Watch for this article in the upcoming August edition of the Wisconsin Banker.
If you've ever owned a car, you probably know about maintenance schedules. When followed, items such as oil, spark plugs, and tires are periodically reviewed and replaced to ensure the vehicle will continue to run properly. As regulators continue their increased scrutiny of interest rate risk (IRR) models, financial institutions should consider adopting their own "maintenance schedule" for model assumptions. Just like an automobile, a robust IRR model should be reviewed at least periodically to determine whether current behavior assumptions are appropriate and reasonable. When opening the hood of your interest rate risk model, the following critical assumptions should be reviewed:
- Interest rate scenarios to be modeled
- Reinvestment/discount/driver rates
- Rate sensitivities (betas) and time lags
- Average lives of non-maturing liabilities
- Asset prepayment/liability decay
While the list above is certainly not exhaustive, these assumptions could be considered the most critical and impactful to your reporting for both earnings-at-risk and long-term fair value analysis.
While it is commonly known that examiners are expecting +400 bps rate scenarios for earnings simulations, they are expecting to see non-parallel rate moves as well. This is where the short- and long-term rates of the curve move by different magnitudes. Historical yield curve analysis will assist with selection of the most realistic rate change scenarios.
Reinvestment and Discount Rates
The earnings-at-risk simulation relies heavily on reinvestment rates and other repricing rates to calculate the changes in interest income and expense. Discount rates, on the other hand, are used more specifically to determine the present value of future cash flows used more for long-term fair value analysis (economic value of equity or net economic value). Management should use current offering and other market rates to consistently adjust these, especially after recent rate changes and new products.
Rate Sensitivities and Time Lags
Sensitivities, sometimes known as "betas," are numbers that help describe the pricing relationship of a particular account in response to movement in market rates. Time lags specify how much time would pass before the account will begin to experience a rate change. For example, an account with a rate sensitivity of 30 percent and lag of 3 would imply that if market rates increased 100 basis points, the account would increase by only 30 basis points three months after the initial market rate move. Management should spend time reviewing historical rate performance to confirm that current sensitivity and lags assumptions are reasonable for their current activities.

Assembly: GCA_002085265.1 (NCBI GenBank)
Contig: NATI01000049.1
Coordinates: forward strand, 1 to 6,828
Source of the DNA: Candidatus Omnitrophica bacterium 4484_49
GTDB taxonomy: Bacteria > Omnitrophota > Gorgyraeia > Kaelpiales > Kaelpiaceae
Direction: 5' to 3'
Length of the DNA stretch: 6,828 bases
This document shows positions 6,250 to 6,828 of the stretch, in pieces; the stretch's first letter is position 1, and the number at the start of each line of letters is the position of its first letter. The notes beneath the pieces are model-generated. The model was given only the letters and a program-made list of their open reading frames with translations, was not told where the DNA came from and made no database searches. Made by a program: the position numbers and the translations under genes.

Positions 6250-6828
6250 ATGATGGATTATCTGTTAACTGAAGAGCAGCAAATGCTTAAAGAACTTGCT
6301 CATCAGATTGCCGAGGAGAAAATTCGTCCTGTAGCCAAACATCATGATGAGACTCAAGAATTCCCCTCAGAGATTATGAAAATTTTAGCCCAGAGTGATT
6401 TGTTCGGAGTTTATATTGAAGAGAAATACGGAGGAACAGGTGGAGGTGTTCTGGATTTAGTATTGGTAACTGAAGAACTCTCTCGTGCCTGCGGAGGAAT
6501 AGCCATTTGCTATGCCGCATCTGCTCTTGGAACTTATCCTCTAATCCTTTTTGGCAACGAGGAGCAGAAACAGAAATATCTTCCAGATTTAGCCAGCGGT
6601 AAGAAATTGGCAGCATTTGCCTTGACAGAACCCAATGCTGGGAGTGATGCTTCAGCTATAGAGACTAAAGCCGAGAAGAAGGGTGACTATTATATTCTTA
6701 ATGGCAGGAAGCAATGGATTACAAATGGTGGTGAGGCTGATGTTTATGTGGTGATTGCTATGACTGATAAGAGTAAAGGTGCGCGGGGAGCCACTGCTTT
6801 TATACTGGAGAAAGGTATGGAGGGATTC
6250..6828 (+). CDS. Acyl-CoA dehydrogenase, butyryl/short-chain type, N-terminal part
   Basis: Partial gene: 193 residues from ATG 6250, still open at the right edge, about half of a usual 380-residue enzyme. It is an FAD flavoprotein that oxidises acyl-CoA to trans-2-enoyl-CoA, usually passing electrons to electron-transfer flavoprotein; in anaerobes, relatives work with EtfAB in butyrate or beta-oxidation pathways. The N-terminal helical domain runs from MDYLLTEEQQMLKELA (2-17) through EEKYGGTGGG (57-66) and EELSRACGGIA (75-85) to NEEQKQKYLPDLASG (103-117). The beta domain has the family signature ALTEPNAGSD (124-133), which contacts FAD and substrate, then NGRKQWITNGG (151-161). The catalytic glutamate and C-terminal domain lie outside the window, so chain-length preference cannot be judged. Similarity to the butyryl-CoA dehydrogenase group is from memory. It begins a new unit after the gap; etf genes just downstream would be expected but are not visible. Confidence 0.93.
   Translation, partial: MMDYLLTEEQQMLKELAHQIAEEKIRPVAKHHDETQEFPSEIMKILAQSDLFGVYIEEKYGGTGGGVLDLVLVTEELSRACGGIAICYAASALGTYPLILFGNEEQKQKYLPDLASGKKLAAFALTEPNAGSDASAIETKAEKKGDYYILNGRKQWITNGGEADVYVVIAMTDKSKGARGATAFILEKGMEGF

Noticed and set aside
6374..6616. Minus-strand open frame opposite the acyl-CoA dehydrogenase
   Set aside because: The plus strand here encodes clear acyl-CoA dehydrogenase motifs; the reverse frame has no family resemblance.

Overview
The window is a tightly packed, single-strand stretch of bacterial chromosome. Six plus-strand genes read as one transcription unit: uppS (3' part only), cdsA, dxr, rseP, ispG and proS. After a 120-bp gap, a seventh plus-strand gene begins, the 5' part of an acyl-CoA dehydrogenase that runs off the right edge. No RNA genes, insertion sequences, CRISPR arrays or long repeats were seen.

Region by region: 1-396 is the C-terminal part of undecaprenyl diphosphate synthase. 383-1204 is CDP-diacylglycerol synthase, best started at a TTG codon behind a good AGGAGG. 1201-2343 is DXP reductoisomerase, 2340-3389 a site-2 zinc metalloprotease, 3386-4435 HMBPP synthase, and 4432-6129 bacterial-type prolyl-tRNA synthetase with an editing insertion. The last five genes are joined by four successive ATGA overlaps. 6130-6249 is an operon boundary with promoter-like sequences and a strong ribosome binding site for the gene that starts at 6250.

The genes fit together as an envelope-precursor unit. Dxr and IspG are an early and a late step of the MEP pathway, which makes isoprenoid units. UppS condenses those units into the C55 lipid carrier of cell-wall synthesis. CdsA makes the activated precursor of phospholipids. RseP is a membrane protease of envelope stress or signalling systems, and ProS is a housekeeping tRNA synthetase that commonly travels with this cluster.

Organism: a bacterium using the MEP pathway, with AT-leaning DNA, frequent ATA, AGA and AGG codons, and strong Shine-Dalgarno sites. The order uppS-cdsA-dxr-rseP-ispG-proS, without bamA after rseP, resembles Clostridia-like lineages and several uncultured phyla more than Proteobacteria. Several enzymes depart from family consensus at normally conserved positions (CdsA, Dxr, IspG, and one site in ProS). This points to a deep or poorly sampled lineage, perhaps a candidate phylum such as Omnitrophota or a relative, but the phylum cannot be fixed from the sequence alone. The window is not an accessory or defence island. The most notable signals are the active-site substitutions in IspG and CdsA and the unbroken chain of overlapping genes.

Average Lives of Non-Maturing Liabilities
Widely considered the most mystifying assumptions for the model, the question here is what kind of maturities do the balances of your non-maturing liabilities have? Financial institutions should perform an analysis of non-maturing liability behavior and identify those funds which can be considered volatile versus core funding. Once separated, more volatile balances should be assigned shorter average lives versus core funding, which typically carries a longer average life.
Asset Prepayment/Liability Decay
Asset prepayments and liability decay rates are important to capture optionality on certain accounts. For assets, loans and mortgage-related securities have the ability to prepay principal. On the liability side, non-maturing liabilities incorporate decay rates to simulate the effect of depositors withdrawing balances in certain interest rate environments. A higher prepayment or decay rate would usually imply a shorter average life of the particular account.
Stress Testing Assumptions
One approach is to routinely stress test the assumptions in the model. Management may find this helpful as it identifies which items have the most significant impact on model results. An example of stressing an assumption would be removing time lags on non-maturing liabilities and doubling rate sensitivities. This adjustment would highlight the potential increase in interest expense if the institution would have to be more competitive from a pricing standpoint for those particular products.
Assumptions, by definition, are accepted as true without proof; therefore, there isn't necessarily a right and wrong way to model them. Also, while back testing is necessary and history may be insightful, it can't predict the future. Prudent risk managers are aware of these limitations and will strive to maintain reasonable and supportable modeling assumptions. They will also consistently tweak and adjust their assumptions to better understand the implications those assumptions have on their model output and ultimately asset/liability management strategy.
Harris is senior vice president at The Baker Group, a WBA Bronze Associate Member, where he serves as assistant director of asset/liability management. He can be reached at 800-937-2257, via email, or www.GoBaker.com.